In this example, the first device corresponds to the CNC USB controller. The other devices include the USB hub and two Raspberry Pi devices, which, on this Raspberry Pi version, are connected via the USB controller. You now need to note the bus and device ID of your CNC USB controller, which, in this example, is xxxx:yy00. This value will be required later to configure the systemd service with the correct values.

Next, use your previously cloned repository to install the USBIP service and all the required dependencies. With a systemd service, we can ensure that the USBIP service is started every time the Raspberry Pi boots up.

To ensure that the service takes the correct values, you need to edit the usbip/usbip.service file and replace the values behind #usbid= with your remembered values from above. After that, you can copy the service file to the systemd service directory and start it.

Please check the status of our usbipd service with sudo systemctl status usbipd.service to ensure everything is running as it should.

Windows PC

On the Windows side it gets a bit more complicated, because the USB over IP tools are not available as a installable package or I didn’t find it out of a serious source. I used the USB IP implementation from vadimgrn ( Because I do not regulary use Windows build tools I used the indows Sandbox feature to install the required dependencies and build the USB IP binaries.

Afterwards I copied the binaries to the Windows PC and installed the USB over IP driver.

    Directory: C:\Users\matth\Downloads\usbip-win_ude

Mode                 LastWriteTime         Length Name
----                 -------------         ------ ----
# ...
-a---          02.12.2023    22:30        1464832 usbip.exe
# ...

Attention: The UDE driver is not yet correctly signed. So check out the documentation for the Windows Test Signing Mode. In my opinion the easiest and most secure way would be to use any Linux Distro as a client too.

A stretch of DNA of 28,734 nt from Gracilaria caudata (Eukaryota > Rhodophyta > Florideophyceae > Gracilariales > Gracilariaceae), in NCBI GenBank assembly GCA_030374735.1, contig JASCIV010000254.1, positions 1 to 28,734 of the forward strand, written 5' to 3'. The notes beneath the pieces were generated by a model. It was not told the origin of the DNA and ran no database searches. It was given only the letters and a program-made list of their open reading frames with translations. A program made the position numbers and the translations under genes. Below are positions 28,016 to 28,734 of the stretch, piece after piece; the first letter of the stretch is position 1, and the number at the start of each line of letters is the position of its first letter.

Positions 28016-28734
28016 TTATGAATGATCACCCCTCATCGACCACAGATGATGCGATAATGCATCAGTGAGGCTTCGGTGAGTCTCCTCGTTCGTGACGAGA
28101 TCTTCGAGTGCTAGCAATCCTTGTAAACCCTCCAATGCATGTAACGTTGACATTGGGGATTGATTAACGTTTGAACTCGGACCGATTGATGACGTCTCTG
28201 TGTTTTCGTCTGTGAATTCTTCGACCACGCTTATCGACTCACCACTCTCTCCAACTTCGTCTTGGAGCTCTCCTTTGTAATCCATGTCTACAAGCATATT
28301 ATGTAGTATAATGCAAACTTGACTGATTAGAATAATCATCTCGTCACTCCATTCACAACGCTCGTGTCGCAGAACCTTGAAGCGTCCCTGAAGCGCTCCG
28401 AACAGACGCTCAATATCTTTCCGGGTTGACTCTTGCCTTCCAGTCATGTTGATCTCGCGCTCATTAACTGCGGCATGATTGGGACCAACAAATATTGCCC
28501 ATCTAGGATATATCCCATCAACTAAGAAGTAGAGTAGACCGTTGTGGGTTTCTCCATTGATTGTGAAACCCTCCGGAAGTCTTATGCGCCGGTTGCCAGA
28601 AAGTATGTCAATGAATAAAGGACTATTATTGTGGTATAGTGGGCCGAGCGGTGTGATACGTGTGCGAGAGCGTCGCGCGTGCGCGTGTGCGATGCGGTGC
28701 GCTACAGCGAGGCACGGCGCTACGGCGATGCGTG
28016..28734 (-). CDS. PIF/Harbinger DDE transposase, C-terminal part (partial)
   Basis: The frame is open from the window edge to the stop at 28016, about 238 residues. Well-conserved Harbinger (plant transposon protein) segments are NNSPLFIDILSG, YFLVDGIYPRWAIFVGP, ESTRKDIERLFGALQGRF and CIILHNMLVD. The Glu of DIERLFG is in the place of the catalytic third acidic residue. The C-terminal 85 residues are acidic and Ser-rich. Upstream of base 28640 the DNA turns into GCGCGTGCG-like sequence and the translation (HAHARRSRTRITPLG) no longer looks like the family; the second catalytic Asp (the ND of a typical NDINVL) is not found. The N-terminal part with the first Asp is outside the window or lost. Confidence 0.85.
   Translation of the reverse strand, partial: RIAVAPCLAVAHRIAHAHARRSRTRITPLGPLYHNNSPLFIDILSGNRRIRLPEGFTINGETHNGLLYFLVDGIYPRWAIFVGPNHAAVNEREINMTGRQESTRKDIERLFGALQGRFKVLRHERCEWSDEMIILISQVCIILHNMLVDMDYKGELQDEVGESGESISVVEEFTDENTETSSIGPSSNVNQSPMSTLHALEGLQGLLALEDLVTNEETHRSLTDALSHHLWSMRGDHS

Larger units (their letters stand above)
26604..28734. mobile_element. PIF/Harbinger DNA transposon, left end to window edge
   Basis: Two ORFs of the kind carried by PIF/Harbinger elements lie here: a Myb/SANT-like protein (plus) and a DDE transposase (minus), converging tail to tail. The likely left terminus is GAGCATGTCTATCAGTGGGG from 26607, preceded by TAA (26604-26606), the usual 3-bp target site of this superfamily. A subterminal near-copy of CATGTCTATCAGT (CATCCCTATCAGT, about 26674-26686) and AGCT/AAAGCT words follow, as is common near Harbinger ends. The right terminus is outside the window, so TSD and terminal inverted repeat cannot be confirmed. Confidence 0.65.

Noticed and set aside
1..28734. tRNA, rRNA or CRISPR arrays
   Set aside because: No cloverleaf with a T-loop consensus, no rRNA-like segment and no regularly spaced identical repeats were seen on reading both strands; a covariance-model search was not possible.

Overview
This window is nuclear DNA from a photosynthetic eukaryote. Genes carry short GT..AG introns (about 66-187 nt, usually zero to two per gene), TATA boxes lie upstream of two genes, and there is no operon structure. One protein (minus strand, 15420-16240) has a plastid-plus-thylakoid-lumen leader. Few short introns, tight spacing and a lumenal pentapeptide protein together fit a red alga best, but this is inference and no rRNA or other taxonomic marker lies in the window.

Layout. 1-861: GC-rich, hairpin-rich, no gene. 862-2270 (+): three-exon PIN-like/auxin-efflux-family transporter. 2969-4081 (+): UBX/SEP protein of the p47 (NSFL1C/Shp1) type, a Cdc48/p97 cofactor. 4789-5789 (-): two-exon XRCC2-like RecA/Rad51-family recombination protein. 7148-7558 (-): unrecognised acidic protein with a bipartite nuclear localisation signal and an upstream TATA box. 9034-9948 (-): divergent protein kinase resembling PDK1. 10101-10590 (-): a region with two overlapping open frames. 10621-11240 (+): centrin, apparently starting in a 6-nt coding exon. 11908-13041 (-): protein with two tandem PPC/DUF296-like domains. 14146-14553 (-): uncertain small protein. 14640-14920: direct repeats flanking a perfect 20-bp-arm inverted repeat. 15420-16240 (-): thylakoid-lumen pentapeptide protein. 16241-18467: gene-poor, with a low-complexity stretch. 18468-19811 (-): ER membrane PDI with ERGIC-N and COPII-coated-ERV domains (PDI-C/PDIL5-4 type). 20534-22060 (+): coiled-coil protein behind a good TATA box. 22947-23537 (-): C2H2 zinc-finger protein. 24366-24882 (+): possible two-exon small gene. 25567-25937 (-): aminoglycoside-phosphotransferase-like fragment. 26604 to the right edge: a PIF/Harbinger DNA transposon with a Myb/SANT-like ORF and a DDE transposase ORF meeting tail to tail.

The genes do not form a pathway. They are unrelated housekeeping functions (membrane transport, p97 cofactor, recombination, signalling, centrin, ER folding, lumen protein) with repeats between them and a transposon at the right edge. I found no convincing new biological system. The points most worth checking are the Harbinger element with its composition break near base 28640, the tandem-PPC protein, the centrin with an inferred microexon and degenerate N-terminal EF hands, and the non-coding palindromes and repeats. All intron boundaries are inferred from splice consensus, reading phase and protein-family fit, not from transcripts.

When the Raspberry Pi is now running, has an IP, the CNC is connected and the USBIP Daemon is running you can connect to the USB device from your Windows device.

./usbip.exe --debug attach --remote <RaspberryPi-IP> -b 1-1.3

# successful response:
succesfully attached to port 0

Connection from CNC software

Check the baudrate from the attached USB COM device in the Windows device manager. The baudrate should be 115'200. This value should correlate with your used CNC machine if you may use an other than the Genmitsu 3018 ProVer V2.

Windows Device Manager


In LightBurn you can define a new device as GRBL device and connect it to the correct COM port, in my case COM4

LightBurn GRBL Device


In candle it is only required to check the COM port (here COM4) settings, the baud rate should already be set correctly.

Candle COM Port Settings


In conclusion, with this setup, you can easily connect your CNC machine to your network and operate it remotely. Currently, I’ve identified two issues with this configuration:

  • The USBIP driver on Windows is not signed, which may require some time to address.
  • I’ve observed issues with Windows hibernating mode when the remote USB device is still connected over USB over IP. Windows attempts to hibernate for a while and then proceeds to shut down the computer.

Despite these challenges, I am very satisfied with this setup. Now, I can operate my CNC machine from my main PC, located in another room, while still being able to monitor the process visually. This is a significant improvement, especially when using the laser engraver.


includes ChatGPT enhanced & corrected text blocks